Every day I write the blog. And more people read it.

It’s really easy to start your own blog. I should know. I have started at least 8 of them. But it’s really hard to keep them going. I should know. Because 7 of mine moved like glaciers, until global warming put them out of their misery.

I enjoyed writing the blogs. But I never created a habit that kept them going. It takes time to find your groove, your voice and your writing schedule. Even more challenging, it takes a lot to attract an audience that wants to read what you are writing.

Writing No Matter Whataburger

When I started this blog I made a commitment to myself to just keep at it, no matter what. I was committed to sharing my experience as I launched my own advertising agency from dust. I thought it would help others start their own businesses. Just as I had read other blogs that inspired my entrepreneurial adventure. If the business failed and no one read the blog, at least when it ended I would have the experience and learnings well documented for myself. Which is like seeing the light at the end of my carpal tunnel.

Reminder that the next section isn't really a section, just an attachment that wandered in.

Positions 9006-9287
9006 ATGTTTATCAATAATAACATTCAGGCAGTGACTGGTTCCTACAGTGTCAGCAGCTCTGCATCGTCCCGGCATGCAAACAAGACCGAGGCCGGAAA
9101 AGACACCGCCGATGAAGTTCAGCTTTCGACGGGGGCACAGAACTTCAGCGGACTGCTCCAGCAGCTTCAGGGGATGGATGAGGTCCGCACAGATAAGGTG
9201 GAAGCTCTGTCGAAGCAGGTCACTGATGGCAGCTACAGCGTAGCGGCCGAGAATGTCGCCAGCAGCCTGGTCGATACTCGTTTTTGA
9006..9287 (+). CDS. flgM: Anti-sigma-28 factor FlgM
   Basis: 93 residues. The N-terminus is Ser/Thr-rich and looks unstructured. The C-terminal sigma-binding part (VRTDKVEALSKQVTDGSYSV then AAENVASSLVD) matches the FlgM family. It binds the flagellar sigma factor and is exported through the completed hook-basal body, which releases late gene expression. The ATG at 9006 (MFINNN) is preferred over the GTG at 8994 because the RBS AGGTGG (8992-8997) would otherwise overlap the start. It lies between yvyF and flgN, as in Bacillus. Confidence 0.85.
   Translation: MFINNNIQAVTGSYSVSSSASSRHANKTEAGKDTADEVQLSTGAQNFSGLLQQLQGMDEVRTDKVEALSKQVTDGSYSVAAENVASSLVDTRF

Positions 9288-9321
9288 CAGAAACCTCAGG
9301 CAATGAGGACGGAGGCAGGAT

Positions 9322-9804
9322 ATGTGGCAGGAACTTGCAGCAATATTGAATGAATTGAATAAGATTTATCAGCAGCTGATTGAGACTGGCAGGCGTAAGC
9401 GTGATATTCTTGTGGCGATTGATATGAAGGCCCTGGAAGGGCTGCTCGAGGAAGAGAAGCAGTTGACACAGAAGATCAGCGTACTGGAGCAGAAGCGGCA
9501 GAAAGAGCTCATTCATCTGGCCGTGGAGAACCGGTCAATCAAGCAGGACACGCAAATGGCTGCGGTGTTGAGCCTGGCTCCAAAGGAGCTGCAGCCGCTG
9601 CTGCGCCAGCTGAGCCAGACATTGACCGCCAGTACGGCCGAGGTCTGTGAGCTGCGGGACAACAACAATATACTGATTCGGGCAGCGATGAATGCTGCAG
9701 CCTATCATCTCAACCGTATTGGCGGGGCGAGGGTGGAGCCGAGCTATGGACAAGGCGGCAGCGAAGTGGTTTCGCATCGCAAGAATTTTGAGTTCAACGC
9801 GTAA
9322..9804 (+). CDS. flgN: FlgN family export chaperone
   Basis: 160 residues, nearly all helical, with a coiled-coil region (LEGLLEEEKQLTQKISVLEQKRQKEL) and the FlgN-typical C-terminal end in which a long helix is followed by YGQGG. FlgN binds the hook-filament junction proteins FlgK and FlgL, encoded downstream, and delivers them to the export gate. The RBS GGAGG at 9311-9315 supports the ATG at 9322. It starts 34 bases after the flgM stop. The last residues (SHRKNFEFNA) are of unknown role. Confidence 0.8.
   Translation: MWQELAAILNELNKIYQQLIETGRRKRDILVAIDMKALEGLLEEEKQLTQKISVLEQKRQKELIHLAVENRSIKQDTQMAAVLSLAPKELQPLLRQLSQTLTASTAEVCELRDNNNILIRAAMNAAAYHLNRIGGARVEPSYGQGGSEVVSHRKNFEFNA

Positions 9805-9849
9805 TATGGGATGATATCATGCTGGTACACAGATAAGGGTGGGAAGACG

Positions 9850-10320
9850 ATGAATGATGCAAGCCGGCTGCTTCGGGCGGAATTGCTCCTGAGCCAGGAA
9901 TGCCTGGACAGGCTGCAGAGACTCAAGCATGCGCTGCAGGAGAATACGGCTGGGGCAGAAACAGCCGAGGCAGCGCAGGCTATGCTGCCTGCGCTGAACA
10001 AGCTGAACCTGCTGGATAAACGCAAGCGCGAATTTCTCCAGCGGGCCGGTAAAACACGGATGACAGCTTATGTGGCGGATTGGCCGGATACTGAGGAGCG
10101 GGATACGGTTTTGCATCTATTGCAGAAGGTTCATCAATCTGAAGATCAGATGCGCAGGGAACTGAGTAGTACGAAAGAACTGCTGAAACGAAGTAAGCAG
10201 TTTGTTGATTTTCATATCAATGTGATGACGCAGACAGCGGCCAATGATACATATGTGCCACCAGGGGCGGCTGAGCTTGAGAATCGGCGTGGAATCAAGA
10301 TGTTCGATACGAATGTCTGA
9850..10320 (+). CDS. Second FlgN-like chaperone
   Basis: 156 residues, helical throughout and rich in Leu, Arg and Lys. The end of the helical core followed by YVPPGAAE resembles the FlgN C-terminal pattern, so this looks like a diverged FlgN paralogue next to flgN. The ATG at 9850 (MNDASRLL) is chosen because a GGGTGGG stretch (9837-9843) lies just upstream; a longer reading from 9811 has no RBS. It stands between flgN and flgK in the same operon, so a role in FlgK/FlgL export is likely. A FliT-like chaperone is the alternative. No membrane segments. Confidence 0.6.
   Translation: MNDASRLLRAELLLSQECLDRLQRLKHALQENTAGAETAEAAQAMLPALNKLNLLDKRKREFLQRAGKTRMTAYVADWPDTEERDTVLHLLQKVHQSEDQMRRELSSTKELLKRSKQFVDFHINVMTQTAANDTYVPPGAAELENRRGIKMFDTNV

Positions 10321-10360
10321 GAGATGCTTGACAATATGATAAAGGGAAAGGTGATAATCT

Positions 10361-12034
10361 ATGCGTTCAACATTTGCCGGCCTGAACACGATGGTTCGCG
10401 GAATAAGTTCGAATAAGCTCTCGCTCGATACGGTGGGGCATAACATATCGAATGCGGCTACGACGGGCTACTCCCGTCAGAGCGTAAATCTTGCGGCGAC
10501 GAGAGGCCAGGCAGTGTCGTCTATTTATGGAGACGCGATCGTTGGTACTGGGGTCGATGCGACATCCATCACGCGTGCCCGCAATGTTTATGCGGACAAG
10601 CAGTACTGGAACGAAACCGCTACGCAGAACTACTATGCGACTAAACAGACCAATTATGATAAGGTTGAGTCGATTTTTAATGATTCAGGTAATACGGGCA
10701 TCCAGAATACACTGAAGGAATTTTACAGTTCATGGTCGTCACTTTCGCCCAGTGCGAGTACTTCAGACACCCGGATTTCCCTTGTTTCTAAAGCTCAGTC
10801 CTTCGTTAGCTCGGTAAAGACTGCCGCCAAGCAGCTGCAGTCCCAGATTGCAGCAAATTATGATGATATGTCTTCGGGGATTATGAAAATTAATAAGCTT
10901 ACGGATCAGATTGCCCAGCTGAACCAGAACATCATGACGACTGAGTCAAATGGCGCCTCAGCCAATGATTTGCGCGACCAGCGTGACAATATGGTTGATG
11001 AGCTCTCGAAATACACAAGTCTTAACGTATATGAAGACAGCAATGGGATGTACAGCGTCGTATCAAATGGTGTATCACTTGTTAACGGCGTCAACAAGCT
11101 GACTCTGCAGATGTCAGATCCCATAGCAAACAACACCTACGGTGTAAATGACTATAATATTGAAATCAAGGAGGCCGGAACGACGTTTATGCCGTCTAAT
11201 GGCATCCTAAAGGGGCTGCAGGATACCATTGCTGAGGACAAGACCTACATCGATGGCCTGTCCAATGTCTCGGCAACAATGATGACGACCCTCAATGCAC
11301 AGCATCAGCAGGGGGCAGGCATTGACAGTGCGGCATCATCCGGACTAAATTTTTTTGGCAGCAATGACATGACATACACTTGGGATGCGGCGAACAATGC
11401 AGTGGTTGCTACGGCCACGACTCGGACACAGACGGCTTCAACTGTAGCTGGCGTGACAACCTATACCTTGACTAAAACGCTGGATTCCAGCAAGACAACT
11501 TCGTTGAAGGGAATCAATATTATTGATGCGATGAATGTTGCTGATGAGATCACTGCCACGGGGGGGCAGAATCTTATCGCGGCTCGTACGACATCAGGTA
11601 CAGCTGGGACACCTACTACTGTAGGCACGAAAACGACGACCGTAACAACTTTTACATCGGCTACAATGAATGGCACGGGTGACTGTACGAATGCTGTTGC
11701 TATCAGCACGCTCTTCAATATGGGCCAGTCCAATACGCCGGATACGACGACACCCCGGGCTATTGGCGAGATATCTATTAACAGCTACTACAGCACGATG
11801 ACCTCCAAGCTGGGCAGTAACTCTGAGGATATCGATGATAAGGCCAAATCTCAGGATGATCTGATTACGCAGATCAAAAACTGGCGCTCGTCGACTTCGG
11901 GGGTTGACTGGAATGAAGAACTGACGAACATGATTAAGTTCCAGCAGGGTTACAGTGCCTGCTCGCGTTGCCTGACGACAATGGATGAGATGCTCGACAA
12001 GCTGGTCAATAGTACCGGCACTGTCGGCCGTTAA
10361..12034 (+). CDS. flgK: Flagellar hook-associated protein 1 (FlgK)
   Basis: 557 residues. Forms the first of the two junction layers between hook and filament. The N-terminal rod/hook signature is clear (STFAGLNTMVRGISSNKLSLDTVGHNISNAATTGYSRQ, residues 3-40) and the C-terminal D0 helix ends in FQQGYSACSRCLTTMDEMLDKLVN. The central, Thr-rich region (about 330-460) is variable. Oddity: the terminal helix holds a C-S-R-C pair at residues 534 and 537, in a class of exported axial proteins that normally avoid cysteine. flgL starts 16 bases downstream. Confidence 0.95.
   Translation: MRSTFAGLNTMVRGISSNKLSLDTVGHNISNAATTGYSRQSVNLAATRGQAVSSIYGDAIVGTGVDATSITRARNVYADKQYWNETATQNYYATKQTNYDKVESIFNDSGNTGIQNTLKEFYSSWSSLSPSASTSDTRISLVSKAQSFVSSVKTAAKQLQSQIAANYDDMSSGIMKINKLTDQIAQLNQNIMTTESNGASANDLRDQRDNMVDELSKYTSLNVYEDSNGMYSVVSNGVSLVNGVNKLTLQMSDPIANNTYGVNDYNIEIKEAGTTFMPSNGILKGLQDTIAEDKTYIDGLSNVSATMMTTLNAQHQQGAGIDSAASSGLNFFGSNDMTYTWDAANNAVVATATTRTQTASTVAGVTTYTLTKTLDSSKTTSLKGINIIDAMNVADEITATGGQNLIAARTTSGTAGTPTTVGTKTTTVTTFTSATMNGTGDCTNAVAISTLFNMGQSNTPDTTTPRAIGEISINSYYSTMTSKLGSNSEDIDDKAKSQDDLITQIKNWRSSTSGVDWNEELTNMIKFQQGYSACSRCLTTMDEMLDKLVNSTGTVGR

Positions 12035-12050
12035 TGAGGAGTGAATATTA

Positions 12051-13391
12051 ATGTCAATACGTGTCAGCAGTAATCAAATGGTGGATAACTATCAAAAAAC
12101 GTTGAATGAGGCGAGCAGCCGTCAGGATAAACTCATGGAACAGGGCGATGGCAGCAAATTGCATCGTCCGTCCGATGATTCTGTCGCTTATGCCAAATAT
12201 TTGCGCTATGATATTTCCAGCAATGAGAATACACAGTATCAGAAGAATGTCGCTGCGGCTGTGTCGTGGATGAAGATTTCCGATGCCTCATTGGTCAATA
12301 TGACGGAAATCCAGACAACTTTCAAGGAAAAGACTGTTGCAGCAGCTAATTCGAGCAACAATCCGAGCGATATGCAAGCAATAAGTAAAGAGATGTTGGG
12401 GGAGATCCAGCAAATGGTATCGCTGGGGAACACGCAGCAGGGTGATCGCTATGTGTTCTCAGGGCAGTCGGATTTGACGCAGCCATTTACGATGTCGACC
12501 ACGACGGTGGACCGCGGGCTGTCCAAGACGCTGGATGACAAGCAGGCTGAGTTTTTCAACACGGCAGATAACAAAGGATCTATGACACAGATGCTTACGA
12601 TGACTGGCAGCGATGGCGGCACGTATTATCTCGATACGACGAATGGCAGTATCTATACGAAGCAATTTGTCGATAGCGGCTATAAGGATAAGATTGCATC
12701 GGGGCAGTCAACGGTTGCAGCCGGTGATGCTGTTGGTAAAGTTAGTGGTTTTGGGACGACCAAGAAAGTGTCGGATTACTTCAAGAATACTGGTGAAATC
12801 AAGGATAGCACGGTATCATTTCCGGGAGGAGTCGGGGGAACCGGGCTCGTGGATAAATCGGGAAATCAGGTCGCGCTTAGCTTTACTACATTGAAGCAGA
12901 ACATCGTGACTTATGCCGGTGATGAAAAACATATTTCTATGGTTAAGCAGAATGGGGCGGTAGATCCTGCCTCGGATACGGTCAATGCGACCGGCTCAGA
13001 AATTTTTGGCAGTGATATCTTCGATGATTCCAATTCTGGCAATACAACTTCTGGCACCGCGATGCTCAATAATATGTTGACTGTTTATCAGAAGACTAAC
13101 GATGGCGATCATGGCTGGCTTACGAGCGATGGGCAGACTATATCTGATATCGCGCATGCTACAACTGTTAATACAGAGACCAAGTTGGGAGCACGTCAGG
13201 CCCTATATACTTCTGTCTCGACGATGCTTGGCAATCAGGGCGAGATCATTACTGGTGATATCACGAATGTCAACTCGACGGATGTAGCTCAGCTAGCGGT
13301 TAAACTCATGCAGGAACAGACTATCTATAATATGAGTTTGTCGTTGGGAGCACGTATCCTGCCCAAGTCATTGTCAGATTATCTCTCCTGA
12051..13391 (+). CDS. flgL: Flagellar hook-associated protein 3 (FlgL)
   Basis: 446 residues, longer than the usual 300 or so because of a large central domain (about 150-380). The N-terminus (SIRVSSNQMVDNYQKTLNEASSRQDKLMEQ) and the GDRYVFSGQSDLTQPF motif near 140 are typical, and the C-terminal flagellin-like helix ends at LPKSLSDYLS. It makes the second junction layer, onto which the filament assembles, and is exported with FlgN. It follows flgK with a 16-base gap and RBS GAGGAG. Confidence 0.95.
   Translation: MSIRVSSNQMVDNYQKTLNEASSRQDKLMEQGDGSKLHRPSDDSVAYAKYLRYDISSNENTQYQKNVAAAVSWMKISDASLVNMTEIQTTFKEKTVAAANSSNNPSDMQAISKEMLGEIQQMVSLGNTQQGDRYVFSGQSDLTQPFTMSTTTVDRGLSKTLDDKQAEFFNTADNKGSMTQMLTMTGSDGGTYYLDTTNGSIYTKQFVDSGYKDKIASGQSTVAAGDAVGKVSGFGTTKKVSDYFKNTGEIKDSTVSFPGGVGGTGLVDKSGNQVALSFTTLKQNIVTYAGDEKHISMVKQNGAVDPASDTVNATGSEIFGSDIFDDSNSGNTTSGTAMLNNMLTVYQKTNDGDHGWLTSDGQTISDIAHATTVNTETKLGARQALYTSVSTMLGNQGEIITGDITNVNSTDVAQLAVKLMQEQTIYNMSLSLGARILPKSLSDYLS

My Twins

In many ways The Perfect Agency Project blog and The Weaponry, my advertising and idea agency, are like twins. They were born at the same time. They have grown together. And they are inseparable. Like conjoined twins. Or regular twins who got into the Gorilla Glue.

Quiet Growth

The growth of The Weaponry has been a shared experience, as we have added team members and clients. But the growth of The Perfect Agency Project blog has been private and quiet.

Writing this blog is a solitary endeavor. It’s just me and my computer. I write down my thoughts, lessons, experiences, observations and insights that stem from working in and on my business. Then I hope that someone, somewhere will read the posts and find some value in them.